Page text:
Adam Zagoria covers basketball at all levels. He is the author of two books and an award-winning journalist whose articles have appeared in ESPN The Magazine, SLAM, Sheridan Hoops, Sports Illustrated, Basketball Times and in newspapers nationwide.
Seton Hall Fans, Coaches Makes Big Impression on Trevon Duval in Return to Jersey
ROSELLE, N.J. — Seton Hall may remain an underdog to blue chip programs Duke, Kansas and Arizona in the Trevon Duval Sweepstakes but rule them out at your own peril.
Seton Hall sounds like a legitimate option for the 6-foot-3 point guard who used to play at St. Benedict’s Prep in Newark and returned to the Garden State for two games this weekend with his IMG Academy (FL) team.
About 150 blue-clad Pirates fans showed out at Roselle Catholic High School on Super Bowl Sunday to support Duval in his showdown against The Patrick School, the No. 1 team in the Garden State. Pirates head coach Kevin Willard and his entire staff were on hand. And several key Seton Hall players, including juniors Angel Delgado and Desi Rodriguez and freshman Myles Powell, Duval’s close friends, were also in the building.
“Man, I was really really surprised by [the fans],” Duval said after scoring 24 points, including a highlight-reel dunk, as IMG Academy handled The Patrick School, 75-66, in the Tom Richel Memorial Hoopfest. “I walked in and [saw] two stands full of Seton Hall fans. I’m glad that they showed love to me and came out and supported.
“There were a lot of fans, the energy was amazing so I really just fed off of it.”
Seton Hall fans have seen this movie before, of course.
In September of 2011, about 50 Seton Hall fans showed up at one of Kyle Anderson’s fall league games at Paterson (N.J.) Kennedy in an effort to persuade the 6-9 point forward to pick the Pirates. He ultimately ended up at UCLA and is now with the San Antonio Spurs.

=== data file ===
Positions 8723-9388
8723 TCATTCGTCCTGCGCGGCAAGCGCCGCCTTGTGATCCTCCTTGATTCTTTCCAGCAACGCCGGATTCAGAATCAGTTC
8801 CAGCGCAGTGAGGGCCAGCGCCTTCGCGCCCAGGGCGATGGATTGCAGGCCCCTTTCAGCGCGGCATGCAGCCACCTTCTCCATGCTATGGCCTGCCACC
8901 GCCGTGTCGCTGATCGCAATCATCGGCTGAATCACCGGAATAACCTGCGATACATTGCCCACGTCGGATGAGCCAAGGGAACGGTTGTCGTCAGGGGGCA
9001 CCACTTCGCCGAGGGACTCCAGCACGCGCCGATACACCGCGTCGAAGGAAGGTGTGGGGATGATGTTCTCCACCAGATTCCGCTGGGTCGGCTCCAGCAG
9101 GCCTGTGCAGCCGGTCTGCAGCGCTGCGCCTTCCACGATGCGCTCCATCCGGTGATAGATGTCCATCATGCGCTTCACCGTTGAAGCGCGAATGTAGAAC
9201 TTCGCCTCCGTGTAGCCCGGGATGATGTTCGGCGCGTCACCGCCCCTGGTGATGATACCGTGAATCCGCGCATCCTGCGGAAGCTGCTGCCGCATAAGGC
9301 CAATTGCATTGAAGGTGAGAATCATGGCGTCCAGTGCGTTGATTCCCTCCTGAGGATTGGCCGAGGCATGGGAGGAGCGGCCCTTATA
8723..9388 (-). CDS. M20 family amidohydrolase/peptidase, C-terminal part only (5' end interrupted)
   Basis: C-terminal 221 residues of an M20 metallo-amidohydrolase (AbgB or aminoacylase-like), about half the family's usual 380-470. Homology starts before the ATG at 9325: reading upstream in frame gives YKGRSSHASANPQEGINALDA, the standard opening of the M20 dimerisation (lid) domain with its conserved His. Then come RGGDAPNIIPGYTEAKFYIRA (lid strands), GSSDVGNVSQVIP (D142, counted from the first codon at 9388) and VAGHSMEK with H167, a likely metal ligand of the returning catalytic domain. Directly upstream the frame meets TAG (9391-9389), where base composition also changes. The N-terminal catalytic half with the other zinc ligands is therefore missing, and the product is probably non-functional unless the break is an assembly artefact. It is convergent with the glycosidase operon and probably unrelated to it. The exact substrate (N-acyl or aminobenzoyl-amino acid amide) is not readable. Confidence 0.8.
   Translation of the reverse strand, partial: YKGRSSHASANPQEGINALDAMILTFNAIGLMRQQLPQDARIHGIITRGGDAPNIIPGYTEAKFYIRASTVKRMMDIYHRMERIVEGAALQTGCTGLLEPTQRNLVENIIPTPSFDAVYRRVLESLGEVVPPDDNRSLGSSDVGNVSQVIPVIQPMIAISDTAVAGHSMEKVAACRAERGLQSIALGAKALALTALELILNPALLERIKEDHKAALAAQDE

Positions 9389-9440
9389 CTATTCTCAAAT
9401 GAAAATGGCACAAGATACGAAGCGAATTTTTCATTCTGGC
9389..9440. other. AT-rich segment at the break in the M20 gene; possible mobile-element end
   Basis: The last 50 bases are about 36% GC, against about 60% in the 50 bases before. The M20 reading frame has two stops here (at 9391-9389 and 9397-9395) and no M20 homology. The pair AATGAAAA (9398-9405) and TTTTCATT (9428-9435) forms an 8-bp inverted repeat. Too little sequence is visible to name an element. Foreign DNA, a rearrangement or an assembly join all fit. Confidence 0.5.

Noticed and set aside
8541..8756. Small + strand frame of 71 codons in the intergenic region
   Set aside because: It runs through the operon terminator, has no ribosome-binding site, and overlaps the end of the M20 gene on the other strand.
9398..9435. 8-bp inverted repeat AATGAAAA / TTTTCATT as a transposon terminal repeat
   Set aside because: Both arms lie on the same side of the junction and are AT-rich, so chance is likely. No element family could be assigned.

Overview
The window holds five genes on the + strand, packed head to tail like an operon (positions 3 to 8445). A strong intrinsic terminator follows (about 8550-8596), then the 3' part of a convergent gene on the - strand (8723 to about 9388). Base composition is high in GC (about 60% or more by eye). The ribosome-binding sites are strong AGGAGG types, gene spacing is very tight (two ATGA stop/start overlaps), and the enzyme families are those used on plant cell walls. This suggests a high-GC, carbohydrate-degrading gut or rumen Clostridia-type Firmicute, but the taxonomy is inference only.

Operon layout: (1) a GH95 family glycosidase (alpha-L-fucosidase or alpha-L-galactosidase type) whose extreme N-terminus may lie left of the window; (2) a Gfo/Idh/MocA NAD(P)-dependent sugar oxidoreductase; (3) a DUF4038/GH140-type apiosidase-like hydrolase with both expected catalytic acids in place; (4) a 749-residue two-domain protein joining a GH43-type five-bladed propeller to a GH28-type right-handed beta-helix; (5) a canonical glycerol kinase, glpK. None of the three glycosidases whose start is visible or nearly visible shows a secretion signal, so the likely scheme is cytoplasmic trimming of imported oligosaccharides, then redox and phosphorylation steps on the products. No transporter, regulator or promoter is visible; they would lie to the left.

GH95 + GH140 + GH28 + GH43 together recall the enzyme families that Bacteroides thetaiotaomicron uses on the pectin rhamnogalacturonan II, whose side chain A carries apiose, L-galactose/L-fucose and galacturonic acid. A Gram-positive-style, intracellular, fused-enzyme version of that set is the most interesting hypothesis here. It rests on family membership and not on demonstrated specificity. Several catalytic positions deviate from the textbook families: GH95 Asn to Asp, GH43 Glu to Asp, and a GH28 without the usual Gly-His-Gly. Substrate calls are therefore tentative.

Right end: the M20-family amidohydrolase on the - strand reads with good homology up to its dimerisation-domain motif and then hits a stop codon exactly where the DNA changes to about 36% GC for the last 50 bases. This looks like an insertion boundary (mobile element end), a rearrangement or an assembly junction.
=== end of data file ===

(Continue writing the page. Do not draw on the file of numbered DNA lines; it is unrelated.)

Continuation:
Like Anderson, Duval is deemed a future pro. He’s currently projected as the No. 6 pick in the 2018 NBA Draft by DraftExpress.com.
He’s considering Duke, Kansas, Arizona and Baylor, and Seton Hall would have to beat out those schools to land him. Duval is coming off an official to Kansas last week and heads to Duke this week for the annual rivalry game with North Carolina.
His father, Trevor, told me they plan to take all five official visits in the short month of February, and that dates to Arizona, Baylor and Seton Hall have not yet been firmed up.
“We’re going to take all of our visits this month,” Trevor said.
Seton Hall is appealing to Duval on several levels.
First, he has family and friends in the area, including several in New York.
“It’s good, I mean he misses it,” Trevor Duval said of the warm welcome his son received on Sunday. “He has a lot of friends here he went to school with and some of his family came out to see him. So it’s good. From a young age, he had to sacrifice a lot by playing at a lot of schools [on] a national schedule, so it’s good to come back home and see some of his old coaches and friends come out.”
After leaving API in Dallas after last season following their academic difficulties, Trevon considered playing his senior season in New Jersey.
“He wanted to play at St. Pat’s,” Trevor said. “And he was almost going to go there but we went down and the every day strength training [at IMG Academy] was something he needed for his development. And then the way the classes are, it was like a college, he was on his own.”
If Duval were to choose Seton Hall, he could play regularly in front of family and friends in New Jersey and other Big East areas like New York, Philadelphia and Washington, D.C.